The Fail for Nail, Blow for Grigorenko, and the Suck for Galchenyuk.
Even before the Habs playoffs hopes were flushed down the toilet, fans were clamoring for a Habs meltdown for a shot at a top 5 pick. The last time they picked so high, they plucked their current franchise goaltender from unsuspecting loser teams.
(Is there a player besides Crosby from the 2005 draft as valuable as Price?)
Will it be Galchenyuk? Forsberg? Grigorenko? Or maybe the top dog, Nail Yakupov?
Habs fans would love to draft one of the aforementioned players, especially an imposing centreman like the 6′ 3″, 200 lbs. Mikhail Grigorenko.
Everybody and their pet monkey is an armchair GM: fan boards are espousing their “educated” guesses on who they feel the Habs should draft:
– We need more size at centre a la Beliveau;
– We need to draft the best available player a la Gainey/Timmins;
– We should build from the goalie out and draft a big hulking D man like the Predators model.
So-called experts such as Bob MacKenzie, Craig Button, McKeen’s Hockey, and Central Scouting scramble to one-up each other on the latest player rankings. Every waking moment of these teenager’s lives is analyzed. Professional scouts show up in the dozens to minor league hockey games amid the throngs of aggressive parents and crazed groupies hoping to glimpse at the next big thing in the NHL (“hey, I knew Crosby from his Rimouski days”, blah, blah).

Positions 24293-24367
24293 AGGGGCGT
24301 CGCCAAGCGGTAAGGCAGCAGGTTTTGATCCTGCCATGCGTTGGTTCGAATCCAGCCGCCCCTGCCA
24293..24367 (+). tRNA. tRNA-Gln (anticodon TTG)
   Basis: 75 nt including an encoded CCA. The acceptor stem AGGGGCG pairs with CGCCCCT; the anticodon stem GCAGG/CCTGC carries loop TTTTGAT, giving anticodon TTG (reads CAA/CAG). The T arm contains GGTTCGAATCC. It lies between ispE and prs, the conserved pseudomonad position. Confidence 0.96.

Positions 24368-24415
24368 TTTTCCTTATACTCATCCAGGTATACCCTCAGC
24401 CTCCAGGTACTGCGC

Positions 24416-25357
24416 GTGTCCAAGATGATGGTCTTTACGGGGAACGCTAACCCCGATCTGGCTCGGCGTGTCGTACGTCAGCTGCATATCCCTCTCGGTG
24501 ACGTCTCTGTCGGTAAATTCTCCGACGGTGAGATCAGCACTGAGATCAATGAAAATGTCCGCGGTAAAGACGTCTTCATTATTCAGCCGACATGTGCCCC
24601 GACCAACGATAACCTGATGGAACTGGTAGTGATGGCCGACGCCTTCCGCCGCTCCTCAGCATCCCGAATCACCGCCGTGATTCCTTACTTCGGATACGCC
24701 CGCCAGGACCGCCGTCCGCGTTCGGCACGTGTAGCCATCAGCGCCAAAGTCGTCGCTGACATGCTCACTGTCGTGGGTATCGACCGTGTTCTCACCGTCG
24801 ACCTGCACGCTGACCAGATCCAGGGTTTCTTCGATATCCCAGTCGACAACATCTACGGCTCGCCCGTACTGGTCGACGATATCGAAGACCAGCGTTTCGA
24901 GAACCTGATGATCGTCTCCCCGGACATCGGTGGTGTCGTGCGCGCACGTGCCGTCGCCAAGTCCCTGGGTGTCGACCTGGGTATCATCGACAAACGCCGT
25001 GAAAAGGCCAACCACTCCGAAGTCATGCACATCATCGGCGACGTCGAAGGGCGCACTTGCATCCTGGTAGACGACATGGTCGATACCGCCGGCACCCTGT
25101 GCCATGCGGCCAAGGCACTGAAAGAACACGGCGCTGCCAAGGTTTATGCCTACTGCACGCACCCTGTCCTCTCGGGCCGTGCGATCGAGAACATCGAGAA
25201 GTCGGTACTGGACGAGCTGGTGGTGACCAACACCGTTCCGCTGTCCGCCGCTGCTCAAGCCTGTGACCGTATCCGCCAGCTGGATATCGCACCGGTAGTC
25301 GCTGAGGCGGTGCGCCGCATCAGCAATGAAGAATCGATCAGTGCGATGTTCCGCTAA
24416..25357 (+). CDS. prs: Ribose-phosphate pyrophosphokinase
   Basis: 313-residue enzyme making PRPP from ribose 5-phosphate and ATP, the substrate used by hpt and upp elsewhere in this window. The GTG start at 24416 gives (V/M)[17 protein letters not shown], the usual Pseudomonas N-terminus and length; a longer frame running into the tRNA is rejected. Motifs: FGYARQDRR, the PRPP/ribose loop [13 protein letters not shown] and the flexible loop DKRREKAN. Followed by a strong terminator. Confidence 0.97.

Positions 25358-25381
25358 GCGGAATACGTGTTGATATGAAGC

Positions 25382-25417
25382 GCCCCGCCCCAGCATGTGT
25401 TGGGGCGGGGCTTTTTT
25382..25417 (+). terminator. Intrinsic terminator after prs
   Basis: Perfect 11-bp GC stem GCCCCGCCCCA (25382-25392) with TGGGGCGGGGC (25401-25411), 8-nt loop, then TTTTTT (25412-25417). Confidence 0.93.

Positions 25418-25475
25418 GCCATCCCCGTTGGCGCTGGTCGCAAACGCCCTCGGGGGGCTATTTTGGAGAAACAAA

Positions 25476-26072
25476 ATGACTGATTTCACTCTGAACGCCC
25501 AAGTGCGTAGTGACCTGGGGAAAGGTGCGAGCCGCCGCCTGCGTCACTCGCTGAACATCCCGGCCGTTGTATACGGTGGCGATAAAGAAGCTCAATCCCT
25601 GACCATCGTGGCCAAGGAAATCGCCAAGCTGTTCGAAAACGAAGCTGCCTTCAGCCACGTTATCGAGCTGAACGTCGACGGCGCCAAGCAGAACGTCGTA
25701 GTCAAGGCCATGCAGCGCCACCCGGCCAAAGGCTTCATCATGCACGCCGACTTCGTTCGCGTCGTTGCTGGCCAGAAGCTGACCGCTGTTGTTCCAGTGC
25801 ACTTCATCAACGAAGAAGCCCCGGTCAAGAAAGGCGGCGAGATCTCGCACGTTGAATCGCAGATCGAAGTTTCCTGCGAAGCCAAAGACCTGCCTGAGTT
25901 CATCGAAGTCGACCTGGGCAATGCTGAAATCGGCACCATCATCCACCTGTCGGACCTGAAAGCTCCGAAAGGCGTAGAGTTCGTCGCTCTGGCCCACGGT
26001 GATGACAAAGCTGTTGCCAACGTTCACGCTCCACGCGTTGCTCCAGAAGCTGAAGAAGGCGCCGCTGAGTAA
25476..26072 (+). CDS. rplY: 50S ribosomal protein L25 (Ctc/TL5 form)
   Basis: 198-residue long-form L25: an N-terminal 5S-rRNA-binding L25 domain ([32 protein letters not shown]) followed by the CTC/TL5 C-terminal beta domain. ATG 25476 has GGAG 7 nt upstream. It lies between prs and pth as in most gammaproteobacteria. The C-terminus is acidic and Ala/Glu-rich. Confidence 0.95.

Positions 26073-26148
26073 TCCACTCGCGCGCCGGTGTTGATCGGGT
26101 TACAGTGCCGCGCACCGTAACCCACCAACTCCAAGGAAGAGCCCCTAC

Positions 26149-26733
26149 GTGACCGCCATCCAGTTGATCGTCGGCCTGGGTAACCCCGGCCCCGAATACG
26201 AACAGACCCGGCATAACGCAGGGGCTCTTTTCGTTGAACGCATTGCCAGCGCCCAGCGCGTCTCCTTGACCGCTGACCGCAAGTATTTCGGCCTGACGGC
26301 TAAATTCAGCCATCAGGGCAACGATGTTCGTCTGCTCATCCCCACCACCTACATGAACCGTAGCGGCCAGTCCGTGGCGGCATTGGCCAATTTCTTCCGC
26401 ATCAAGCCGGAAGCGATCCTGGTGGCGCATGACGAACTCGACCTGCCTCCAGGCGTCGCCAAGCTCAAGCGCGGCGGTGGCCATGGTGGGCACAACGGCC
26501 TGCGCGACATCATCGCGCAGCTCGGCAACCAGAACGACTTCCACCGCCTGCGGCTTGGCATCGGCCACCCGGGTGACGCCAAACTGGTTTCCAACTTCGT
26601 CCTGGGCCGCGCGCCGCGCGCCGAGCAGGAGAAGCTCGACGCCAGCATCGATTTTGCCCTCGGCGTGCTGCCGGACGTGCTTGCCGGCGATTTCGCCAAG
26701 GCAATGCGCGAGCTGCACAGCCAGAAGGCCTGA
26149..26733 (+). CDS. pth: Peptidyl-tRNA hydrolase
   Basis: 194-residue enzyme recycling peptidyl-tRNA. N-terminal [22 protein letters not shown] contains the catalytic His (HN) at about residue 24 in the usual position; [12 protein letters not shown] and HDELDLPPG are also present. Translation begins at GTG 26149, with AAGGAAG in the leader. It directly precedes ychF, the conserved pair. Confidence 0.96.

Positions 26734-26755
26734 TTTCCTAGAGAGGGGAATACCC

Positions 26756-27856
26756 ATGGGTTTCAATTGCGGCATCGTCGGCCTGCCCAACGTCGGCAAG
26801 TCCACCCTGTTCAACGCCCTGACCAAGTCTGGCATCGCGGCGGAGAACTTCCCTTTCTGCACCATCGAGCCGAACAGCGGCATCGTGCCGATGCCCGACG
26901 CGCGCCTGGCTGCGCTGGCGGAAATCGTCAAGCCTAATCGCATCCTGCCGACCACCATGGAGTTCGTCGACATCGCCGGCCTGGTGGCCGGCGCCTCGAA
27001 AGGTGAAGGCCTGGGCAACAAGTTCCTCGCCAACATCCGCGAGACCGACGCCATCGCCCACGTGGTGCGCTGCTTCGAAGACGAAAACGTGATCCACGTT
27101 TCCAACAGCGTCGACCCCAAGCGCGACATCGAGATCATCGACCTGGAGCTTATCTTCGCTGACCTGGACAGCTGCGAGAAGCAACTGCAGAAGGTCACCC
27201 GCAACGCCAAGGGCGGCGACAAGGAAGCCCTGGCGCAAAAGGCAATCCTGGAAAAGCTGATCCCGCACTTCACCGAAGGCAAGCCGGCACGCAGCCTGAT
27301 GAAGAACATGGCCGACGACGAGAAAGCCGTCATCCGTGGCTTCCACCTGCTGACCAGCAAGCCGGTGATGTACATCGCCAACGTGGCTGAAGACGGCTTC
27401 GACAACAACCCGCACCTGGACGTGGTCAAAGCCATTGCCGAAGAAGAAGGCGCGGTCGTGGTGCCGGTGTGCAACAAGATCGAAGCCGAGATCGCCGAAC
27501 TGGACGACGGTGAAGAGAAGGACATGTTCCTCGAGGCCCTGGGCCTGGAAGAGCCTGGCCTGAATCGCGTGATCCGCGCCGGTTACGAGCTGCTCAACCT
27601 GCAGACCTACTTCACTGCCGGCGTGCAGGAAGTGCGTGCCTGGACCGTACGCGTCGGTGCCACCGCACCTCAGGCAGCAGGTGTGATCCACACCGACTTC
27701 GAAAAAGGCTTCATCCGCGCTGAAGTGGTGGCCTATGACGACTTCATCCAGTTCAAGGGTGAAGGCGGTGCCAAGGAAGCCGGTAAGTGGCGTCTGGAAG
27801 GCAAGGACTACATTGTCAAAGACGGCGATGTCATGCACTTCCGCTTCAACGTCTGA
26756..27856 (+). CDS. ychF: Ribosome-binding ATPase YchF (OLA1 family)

Save for a couple of blue chippers, it’s impossible to predict how an adolescent will mature as a hockey player. But it’s clear the Habs need to hit a home run with this year’s pick come hell or high water. Now is not the time to play it safe, so if they need to trade up to get an elite prospect, then do it.
Although talent can be broken down into measurable components (shot, pass, defense, etc.), the one intangible is the player’s mental toughness. For every world-class talent like Crosby drafted in the first round, there are two dozen Benoit Pouliots.
This is a prerequisite for playing in Montreal. If we’re top 10 in drafting, I target Galchenyuk, who recently returned from a serious knee injury, so he’s a wild card worth the risk. If we do reach inside the top 5 however, I would ignore common sense about drafting a Russian and grab Grigorenko at all costs.
Sometimes you draft Doug Wickenheiser, when you should’ve drafted Denis Savard. But Grigorenko’s talent is exceptional and at 18 years of age, will mature into a great hockey player.